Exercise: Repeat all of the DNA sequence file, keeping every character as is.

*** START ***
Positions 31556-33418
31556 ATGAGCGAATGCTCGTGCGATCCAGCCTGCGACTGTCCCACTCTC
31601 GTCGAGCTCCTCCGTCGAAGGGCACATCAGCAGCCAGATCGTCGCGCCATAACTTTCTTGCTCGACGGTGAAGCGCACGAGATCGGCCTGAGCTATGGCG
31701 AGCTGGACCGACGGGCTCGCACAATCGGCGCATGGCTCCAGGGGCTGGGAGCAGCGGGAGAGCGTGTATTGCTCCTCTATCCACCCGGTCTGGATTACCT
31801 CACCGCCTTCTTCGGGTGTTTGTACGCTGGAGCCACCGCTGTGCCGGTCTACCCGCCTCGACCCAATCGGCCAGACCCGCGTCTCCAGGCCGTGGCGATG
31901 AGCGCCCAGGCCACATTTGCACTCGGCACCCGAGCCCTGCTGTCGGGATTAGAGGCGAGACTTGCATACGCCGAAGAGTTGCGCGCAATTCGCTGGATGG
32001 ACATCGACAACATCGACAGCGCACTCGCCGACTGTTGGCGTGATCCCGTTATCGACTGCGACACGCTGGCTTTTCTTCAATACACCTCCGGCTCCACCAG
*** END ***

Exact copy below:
Positions 31556-33418
31556 ATGAGCGAATGCTCGTGCGATCCAGCCTGCGACTGTCCCACTCTC
31601 GTCGAGCTCCTCCGTCGAAGGGCACATCAGCAGCCAGATCGTCGCGCCATAACTTTCTTGCTCGACGGTGAAGCGCACGAGATCGGCCTGAGCTATGGCG
31701 AGCTGGACCGACGGGCTCGCACAATCGGCGCATGGCTCCAGGGGCTGGGAGCAGCGGGAGAGCGTGTATTGCTCCTCTATCCACCCGGTCTGGATTACCT
31801 CACCGCCTTCTTCGGGTGTTTGTACGCTGGAGCCACCGCTGTGCCGGTCTACCCGCCTCGACCCAATCGGCCAGACCCGCGTCTCCAGGCCGTGGCGATG
31901 AGCGCCCAGGCCACATTTGCACTCGGCACCCGAGCCCTGCTGTCGGGATTAGAGGCGAGACTTGCATACGCCGAAGAGTTGCGCGCAATTCGCTGGATGG
32001 ACATCGACAACATCGACAGCGCACTCGCCGACTGTTGGCGTGATCCCGTTATCGACTGCGACACGCTGGCTTTTCTTCAATACACCTCCGGCTCCACCAG